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Lighthouse Village (also known as Cape Elizabeth)

Lighthouse Village (also known as Cape Elizabeth)

1929

Edward Hopper

(American, 1882-1967)

Watercolor with gouache over graphite

Support: Cream wove paper

Sheet: 40.5 x 63.3 cm (15 15/16 x 24 15/16 in.)

Hinman B. Hurlbut Collection 806.1930

Catalogue raisonné: Levin W-228

Fun Fact

In an interview published in 1962, Edward Hopper described this watercolor's setting, saying that "I like Maine very much but it gets so cold in fall."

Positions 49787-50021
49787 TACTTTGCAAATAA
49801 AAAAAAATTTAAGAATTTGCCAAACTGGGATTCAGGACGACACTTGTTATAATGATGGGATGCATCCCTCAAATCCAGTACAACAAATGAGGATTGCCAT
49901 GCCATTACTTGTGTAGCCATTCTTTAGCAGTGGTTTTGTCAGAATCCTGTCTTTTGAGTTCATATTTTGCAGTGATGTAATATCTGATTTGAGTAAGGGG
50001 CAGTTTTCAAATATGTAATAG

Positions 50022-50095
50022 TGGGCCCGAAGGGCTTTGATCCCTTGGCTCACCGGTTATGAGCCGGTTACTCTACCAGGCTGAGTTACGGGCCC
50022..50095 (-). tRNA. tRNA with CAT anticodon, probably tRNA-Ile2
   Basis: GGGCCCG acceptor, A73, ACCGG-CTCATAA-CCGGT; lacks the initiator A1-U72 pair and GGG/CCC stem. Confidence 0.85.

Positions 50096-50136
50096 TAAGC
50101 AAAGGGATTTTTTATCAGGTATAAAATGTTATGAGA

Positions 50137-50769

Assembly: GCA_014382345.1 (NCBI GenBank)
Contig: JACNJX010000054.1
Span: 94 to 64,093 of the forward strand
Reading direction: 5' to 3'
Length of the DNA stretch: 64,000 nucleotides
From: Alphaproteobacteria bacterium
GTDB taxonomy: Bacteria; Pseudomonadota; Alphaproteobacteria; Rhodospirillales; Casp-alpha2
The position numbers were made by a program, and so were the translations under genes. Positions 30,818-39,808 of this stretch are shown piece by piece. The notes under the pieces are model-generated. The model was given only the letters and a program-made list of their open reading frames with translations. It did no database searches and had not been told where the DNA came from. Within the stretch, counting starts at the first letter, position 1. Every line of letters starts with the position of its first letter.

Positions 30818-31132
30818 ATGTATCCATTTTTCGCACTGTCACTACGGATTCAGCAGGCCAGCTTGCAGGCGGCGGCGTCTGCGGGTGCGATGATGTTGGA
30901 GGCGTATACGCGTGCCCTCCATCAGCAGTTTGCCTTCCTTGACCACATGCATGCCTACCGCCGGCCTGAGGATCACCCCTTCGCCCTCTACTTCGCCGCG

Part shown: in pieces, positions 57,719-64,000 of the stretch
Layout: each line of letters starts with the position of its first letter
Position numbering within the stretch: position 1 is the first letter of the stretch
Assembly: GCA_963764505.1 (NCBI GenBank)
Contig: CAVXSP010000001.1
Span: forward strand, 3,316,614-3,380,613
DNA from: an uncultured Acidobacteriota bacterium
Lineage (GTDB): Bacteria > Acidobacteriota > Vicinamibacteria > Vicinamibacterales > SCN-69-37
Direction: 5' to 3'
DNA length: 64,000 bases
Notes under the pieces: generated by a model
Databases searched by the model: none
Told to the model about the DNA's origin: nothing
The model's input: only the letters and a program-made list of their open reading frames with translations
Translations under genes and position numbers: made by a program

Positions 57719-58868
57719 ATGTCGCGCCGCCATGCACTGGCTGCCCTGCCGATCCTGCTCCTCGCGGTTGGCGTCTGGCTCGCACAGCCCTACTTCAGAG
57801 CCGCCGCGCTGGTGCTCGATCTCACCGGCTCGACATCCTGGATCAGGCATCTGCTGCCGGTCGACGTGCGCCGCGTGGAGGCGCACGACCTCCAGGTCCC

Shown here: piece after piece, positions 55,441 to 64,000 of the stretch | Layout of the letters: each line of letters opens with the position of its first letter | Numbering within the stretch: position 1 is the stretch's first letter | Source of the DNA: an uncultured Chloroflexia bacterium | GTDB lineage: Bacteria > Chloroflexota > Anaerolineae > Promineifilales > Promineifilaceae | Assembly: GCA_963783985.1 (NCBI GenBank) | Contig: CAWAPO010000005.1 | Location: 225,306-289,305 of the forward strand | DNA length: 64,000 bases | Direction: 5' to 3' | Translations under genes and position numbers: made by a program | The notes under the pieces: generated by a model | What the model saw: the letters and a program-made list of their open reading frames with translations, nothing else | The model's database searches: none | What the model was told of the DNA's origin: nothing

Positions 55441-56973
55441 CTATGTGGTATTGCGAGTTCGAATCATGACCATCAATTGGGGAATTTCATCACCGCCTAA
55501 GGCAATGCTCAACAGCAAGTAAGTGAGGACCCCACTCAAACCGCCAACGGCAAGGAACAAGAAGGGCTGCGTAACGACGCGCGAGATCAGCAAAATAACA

Description

Edward Hopper made this watercolor during the last of several painting excursions that he took to Maine. He had painted the lighthouse at Cape Elizabeth once two years before, but found the structure so interesting that he returned to it in this drawing. Hopper was especially attracted to the varying green tones of the grass and the combination of buildings, each with a different purpose, including one where the lighthouse keepers slept and the three at the bottom where coast guard families lived. He used a slightly different tone of watercolor for each of the structures to accurately convey the reflection of light on them.

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